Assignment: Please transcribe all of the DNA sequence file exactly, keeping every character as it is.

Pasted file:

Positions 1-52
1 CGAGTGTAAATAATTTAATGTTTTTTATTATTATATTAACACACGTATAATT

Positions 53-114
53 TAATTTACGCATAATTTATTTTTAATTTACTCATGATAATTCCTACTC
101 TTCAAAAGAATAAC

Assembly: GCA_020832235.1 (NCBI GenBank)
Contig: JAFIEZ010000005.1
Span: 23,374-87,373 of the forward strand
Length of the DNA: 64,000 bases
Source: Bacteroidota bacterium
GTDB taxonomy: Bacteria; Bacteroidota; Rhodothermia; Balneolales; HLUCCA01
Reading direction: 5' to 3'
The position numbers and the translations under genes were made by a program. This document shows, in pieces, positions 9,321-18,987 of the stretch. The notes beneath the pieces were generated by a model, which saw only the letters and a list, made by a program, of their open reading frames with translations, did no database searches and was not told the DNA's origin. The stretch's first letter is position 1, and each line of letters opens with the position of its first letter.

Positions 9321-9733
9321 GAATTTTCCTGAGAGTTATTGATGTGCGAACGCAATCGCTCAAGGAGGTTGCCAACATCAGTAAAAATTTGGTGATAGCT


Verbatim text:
Positions 1-52
1 CGAGTGTAAATAATTTAATGTTTTTTATTATTATATTAACACACGTATAATT

Positions 53-114
53 TAATTTACGCATAATTTATTTTTAATTTACTCATGATAATTCCTACTC
101 TTCAAAAGAATAAC

Assembly: GCA_020832235.1 (NCBI GenBank)
Contig: JAFIEZ010000005.1
Span: 23,374-87,373 of the forward strand
Length of the DNA: 64,000 bases
Source: Bacteroidota bacterium
GTDB taxonomy: Bacteria; Bacteroidota; Rhodothermia; Balneolales; HLUCCA01
Reading direction: 5' to 3'
The position numbers and the translations under genes were made by a program. This document shows, in pieces, positions 9,321-18,987 of the stretch. The notes beneath the pieces were generated by a model, which saw only the letters and a list, made by a program, of their open reading frames with translations, did no database searches and was not told the DNA's origin. The stretch's first letter is position 1, and each line of letters opens with the position of its first letter.

Positions 9321-9733
9321 GAATTTTCCTGAGAGTTATTGATGTGCGAACGCAATCGCTCAAGGAGGTTGCCAACATCAGTAAAAATTTGGTGATAGCT